THE SECRET HISTORY OF WONDER WOMAN (Knopf, 2014) wasn’t what I expected. Historian and New Yorker contributor Jill Lepore’s wry prose peers into the smarmy life of Harvard grad, out-of-work psychologist, William Moulton Marston, before he invents his true masterwork. Often duly dumbfounded, Lepore finds Marston esteems the feminist might of strong, smart women, and yet seduces them, ties them up, and straps them to his first invention, the lie-detector—which he briefly and publicly dubs the “Love Meter”—in order to quiz them on sexual arousal. Meet the creator of Wonder Woman.
Great Hera! What?
As Marston excels in his position of failed psychologist, his bread-winning wife, Elizabeth Holloway, supports him financially, along with (and under the same roof as) Marston's boyish girlfriend, Olive Byrne (whose signature bracelets look oddly familiar). Byrne, a writer who serves as Marston’s secretary and poses as the family’s nanny, happens to be the niece of Margaret Sanger, founder of Planned Parenthood. Also living under Marston’s roof? All four of the threesome's children. When Byrne names a son Byrne and tells her two of Marston’s children that their (imaginary) father, "William K. Richard," is dead, I found myself nodding to know that Planned Parenthood and birth control were fought for fiercely within and so close to this family.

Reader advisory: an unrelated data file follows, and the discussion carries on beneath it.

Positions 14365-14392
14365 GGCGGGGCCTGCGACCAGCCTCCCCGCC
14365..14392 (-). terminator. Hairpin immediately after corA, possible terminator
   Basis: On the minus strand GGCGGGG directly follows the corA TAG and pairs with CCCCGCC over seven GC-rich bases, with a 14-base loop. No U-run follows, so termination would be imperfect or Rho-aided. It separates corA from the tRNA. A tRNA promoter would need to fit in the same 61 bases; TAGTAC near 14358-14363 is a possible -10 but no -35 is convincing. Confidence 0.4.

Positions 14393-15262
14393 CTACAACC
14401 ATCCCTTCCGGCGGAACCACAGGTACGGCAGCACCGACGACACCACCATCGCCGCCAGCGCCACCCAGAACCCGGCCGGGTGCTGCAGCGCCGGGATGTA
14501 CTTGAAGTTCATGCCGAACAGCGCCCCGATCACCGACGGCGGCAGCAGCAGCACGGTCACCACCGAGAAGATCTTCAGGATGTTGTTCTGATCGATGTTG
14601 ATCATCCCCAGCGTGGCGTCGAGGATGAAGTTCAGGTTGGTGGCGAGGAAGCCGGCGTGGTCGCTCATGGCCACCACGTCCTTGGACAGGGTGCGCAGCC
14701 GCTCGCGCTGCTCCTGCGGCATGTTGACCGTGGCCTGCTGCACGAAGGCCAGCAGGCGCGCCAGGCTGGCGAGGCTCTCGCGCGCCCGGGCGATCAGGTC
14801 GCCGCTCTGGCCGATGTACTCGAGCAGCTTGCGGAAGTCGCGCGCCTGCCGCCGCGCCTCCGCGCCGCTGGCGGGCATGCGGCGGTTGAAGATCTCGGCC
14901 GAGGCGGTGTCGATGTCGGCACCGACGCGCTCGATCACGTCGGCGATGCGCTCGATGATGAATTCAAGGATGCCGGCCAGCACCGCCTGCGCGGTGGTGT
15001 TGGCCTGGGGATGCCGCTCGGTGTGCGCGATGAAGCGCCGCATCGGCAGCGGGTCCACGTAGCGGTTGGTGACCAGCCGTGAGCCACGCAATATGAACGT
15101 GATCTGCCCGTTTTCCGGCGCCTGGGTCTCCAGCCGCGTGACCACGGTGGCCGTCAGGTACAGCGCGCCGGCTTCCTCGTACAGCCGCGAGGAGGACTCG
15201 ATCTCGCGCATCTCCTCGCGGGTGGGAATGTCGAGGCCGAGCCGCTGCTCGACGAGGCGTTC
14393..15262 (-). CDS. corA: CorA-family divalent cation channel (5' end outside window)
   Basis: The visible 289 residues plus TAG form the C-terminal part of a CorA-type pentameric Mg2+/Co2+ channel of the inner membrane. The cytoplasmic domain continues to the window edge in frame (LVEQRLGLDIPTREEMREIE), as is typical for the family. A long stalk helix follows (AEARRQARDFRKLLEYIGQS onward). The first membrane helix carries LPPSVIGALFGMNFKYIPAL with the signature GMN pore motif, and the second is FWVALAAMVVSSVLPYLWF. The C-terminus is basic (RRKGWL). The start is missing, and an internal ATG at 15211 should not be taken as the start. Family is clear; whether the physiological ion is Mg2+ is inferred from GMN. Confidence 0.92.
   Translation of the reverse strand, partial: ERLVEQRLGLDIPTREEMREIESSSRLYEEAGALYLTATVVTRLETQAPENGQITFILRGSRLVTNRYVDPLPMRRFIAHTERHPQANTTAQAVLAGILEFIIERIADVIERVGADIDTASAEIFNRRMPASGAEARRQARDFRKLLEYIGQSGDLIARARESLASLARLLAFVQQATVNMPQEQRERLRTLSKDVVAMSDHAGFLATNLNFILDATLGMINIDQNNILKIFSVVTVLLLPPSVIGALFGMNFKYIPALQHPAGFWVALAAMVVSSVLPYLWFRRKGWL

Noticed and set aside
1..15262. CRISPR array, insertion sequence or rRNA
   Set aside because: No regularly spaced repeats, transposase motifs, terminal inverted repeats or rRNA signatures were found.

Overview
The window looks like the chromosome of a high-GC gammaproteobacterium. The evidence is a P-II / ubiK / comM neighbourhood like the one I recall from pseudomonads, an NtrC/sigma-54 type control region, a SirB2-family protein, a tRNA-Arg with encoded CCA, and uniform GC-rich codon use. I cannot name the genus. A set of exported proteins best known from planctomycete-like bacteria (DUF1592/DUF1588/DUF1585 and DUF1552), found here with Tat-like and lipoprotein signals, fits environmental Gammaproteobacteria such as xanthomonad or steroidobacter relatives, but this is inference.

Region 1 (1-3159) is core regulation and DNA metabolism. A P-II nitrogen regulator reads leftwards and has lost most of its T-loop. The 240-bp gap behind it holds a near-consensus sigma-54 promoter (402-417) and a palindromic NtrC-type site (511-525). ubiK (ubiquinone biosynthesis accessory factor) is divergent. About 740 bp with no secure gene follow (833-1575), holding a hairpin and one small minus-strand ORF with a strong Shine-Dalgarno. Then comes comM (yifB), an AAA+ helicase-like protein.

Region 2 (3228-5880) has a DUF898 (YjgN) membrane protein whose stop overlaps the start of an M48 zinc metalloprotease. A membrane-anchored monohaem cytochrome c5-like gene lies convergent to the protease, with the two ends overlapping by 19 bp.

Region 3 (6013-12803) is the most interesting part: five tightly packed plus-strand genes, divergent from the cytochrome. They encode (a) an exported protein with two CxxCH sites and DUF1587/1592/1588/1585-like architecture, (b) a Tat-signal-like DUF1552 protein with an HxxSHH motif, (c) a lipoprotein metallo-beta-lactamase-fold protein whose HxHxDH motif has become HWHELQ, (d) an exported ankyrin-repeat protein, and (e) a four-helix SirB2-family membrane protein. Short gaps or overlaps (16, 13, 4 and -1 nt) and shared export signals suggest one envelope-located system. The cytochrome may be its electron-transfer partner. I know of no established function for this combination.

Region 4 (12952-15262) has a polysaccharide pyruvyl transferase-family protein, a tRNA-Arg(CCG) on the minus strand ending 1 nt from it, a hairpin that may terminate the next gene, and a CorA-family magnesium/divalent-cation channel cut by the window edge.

A disturbing logic emerges from Lepore's fascinating historical biography as the reader realizes the inventor of the lie detector and his polyamorous, bondage-friendly exaltation of women as Lovers, Mothers, and Caretakers (of him and his progeny) also invented the quintessentially American female super-heroine. Posing as secretary Diana Prince, Marston’s busty, raven-haired Wonder Woman fights for justice with her truth-telling lasso while—Suffering Sappho!—often finding herself, too, tied up in brightly colored hot-pants, deflecting, uh, bullets with her bracelets.
Read this bizarre, bawdy book! This is #AmericanHistory.